An Indonesian teenager has been rescued after 49 days lost at sea on a floating fish trap.
Aldi Novel Adilang, 19, was living on and operating the fish trap, known locally as a rompong, when the rope anchoring the vessel in place broke on July 14 and strong winds blew him roughly 1,200 miles away into Japanese waters, according to the Associated Press. He floated adrift for nearly two months on the makeshift vessel, which is not equipped with steering like a boat.
Adilang was working as a lamp-keeper on the tiny wooden structure 78 miles from the shore when he was swept out to sea, according to the Jakarta Post. His job was to stay alone for months at a time and kindle lamps to attract local fish.
Supplies were brought out to Adilang weekly –- his only human contact while at work –- so he did not have enough to last for the 49 days the vessel was adrift.
After running out of supplies, Adilang used the floating hut’s wooden slats to make a fire, the Indonesian consul general Murza Nurhidayat told the newspaper. The teenager survived by catching fish and drinking seawater that he filtered through his shirt, in a miraculous story of survival reminiscent of "The Life of Pi."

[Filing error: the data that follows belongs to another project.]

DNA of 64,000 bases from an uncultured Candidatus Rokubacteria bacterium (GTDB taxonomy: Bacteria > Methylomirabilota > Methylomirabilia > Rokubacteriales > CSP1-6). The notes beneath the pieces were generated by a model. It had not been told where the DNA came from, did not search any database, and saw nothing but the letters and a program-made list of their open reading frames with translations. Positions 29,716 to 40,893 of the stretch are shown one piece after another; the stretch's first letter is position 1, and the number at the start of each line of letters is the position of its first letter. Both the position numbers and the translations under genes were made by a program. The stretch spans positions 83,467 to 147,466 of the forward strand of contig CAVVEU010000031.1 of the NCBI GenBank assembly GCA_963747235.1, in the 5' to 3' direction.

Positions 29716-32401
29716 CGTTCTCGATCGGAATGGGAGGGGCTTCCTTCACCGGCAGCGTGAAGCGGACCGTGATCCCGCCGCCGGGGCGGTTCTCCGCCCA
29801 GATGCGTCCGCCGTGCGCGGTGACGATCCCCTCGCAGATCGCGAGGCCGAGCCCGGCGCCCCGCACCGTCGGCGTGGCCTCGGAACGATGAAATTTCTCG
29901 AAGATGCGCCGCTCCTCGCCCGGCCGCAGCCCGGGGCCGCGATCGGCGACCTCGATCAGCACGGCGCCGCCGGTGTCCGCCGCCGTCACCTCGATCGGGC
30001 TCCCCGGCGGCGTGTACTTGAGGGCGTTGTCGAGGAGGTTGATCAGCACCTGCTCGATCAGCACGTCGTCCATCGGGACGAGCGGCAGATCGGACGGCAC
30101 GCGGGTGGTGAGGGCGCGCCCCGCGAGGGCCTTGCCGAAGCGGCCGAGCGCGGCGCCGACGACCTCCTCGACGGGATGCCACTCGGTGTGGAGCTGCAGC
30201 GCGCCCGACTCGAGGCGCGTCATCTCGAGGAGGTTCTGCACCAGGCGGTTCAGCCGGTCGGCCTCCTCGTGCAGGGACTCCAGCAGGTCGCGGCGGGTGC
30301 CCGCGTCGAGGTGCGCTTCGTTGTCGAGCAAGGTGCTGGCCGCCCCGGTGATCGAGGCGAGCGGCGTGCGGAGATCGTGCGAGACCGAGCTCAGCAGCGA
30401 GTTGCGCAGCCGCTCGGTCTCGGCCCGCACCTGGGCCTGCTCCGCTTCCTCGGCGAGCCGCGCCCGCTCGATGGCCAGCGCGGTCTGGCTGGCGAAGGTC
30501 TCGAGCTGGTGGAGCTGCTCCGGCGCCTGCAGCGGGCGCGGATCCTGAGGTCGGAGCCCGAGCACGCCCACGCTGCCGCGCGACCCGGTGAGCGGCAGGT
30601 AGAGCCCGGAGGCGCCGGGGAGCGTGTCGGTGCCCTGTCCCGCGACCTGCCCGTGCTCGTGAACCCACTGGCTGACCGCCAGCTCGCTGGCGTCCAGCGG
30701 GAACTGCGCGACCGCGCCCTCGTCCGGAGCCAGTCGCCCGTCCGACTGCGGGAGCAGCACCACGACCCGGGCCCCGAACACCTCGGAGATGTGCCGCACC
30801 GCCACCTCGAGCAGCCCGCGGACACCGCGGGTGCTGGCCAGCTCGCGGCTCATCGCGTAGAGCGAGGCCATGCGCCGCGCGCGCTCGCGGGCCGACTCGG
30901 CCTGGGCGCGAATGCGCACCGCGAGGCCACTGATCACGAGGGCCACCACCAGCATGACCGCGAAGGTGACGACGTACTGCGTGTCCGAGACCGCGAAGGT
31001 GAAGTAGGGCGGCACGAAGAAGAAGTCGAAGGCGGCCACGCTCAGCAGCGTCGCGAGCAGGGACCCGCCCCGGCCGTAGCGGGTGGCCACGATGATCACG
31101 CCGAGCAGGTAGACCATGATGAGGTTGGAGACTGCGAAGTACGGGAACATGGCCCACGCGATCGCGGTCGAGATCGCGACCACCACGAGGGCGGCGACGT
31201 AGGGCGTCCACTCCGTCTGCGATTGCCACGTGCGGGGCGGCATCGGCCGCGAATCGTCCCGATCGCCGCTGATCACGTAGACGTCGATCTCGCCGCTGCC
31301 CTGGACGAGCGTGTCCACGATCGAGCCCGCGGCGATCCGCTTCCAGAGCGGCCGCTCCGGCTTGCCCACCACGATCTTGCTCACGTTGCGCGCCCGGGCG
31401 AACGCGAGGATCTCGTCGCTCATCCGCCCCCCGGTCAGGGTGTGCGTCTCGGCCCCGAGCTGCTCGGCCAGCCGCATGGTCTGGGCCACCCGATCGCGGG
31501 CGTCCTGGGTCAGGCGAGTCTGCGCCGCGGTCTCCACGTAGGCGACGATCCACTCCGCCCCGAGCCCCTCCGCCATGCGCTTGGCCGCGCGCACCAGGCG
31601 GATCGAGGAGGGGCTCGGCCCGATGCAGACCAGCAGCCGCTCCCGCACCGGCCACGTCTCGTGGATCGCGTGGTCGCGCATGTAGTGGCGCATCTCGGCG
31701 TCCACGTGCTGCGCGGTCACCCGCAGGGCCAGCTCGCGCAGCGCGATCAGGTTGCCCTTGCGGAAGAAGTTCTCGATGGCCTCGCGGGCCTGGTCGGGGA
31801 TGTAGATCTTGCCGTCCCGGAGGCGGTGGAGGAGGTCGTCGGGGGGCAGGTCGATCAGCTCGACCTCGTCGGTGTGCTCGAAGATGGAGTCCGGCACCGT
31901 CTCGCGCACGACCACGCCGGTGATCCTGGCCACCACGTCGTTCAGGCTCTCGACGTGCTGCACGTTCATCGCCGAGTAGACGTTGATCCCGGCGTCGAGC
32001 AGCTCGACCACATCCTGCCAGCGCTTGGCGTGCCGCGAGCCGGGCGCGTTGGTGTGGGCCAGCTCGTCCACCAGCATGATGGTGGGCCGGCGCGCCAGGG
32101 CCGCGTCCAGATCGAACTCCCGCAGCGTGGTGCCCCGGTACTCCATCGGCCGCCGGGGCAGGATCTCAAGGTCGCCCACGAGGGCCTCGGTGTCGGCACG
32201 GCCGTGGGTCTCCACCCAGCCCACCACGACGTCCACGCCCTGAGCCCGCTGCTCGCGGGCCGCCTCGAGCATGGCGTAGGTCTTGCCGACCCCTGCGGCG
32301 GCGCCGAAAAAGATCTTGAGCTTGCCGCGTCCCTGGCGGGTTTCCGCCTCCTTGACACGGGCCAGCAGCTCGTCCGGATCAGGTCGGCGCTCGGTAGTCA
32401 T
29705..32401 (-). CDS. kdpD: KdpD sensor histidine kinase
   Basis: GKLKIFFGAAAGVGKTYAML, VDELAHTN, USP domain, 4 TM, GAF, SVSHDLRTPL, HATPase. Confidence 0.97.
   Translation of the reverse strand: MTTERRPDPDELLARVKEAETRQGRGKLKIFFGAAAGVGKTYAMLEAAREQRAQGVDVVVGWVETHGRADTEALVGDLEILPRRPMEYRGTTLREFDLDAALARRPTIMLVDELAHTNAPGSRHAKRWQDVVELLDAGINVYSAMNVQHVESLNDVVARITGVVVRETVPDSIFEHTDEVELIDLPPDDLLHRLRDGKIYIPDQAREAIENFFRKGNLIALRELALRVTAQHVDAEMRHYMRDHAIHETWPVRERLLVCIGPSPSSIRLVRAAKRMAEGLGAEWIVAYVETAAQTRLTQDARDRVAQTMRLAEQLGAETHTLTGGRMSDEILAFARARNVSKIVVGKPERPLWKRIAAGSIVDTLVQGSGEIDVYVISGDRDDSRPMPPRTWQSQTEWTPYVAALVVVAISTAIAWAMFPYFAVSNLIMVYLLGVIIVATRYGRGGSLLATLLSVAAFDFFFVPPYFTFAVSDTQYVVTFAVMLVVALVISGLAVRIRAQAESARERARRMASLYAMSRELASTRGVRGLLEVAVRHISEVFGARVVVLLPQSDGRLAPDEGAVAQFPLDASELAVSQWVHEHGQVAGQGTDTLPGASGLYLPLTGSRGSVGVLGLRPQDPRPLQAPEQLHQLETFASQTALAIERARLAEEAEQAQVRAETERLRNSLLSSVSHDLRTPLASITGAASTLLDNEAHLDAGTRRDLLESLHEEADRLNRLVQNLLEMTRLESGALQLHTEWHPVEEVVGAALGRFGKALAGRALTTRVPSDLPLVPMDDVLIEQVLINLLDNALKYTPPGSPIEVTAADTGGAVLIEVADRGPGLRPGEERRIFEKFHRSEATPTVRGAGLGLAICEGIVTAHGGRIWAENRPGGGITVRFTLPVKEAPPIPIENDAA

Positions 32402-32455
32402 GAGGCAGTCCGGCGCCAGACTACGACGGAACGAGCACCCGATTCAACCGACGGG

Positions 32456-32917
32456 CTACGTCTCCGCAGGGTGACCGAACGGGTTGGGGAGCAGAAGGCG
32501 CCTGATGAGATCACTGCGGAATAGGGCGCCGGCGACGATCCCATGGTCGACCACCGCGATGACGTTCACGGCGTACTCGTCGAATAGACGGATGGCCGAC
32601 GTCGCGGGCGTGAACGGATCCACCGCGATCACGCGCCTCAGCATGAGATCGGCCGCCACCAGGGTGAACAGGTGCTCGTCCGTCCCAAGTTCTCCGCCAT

Fajar Firdaus, a diplomat at the Indoneasian consulate in Osaka, Japan, told The Jakarta Post that more than ten ships sailed past Adilang before the MV Arpeggio vessel discovered him in Japanese waters near Guam and rescued him on August 31.
After receiving medical attention from the crew on board, Adilang arrived in Japan on September 6 and flew back to Indonesia two days later. In a Facebook post, the Indonesian Consulate in Osaka said Adilang was found in "good condition."
The teenager has now been reunited with his family in Manado in the North Sulawesi province of Indonesia, the Consulate said on Facebook. He is said to be recovering well after his traumatic ordeal.